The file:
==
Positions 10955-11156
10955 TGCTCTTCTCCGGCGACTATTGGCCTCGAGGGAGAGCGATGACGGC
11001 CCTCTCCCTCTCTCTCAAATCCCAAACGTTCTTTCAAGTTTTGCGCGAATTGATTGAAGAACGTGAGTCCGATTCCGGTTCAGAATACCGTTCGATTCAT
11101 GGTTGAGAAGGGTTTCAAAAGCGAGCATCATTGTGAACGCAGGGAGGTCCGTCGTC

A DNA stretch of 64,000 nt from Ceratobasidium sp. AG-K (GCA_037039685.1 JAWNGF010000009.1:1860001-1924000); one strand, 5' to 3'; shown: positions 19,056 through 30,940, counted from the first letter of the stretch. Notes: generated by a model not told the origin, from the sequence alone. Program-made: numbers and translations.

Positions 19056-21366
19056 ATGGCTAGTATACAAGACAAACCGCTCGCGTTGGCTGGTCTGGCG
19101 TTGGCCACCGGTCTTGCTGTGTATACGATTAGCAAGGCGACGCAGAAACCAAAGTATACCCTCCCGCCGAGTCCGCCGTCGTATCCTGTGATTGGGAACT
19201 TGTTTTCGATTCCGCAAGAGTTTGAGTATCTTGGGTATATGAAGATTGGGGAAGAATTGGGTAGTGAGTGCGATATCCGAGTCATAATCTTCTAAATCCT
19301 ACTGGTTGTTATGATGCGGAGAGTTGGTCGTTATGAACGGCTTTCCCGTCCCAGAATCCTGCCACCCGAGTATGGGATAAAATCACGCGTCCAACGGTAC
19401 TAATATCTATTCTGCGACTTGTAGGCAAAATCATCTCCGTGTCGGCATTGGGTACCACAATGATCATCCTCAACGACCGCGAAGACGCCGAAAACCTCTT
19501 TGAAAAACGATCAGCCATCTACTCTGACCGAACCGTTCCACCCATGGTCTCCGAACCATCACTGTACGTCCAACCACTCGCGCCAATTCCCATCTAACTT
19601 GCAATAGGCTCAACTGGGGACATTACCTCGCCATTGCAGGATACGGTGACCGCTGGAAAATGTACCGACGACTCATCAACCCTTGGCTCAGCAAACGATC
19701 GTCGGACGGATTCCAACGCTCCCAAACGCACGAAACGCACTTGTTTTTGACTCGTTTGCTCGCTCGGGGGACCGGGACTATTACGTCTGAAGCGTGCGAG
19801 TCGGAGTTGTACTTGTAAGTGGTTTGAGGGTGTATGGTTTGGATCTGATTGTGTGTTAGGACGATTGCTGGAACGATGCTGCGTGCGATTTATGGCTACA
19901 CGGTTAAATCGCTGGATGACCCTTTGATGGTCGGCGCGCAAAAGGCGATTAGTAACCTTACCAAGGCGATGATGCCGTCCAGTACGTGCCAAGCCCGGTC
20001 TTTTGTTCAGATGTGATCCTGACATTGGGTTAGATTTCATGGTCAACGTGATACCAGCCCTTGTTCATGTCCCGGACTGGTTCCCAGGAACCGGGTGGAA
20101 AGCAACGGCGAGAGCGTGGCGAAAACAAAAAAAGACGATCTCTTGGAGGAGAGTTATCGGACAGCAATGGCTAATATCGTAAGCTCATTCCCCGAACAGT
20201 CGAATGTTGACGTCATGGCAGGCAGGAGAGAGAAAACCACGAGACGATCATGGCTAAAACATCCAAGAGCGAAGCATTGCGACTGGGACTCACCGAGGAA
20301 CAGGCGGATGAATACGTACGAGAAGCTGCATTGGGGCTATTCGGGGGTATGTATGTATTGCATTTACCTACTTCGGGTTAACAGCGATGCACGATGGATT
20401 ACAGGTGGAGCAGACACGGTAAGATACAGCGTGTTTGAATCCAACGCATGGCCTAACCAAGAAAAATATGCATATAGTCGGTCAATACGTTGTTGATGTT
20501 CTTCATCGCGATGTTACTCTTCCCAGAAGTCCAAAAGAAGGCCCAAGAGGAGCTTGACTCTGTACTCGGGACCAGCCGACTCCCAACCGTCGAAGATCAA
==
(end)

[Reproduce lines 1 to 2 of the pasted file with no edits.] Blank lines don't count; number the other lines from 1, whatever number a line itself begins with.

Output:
Positions 10955-11156
10955 TGCTCTTCTCCGGCGACTATTGGCCTCGAGGGAGAGCGATGACGGC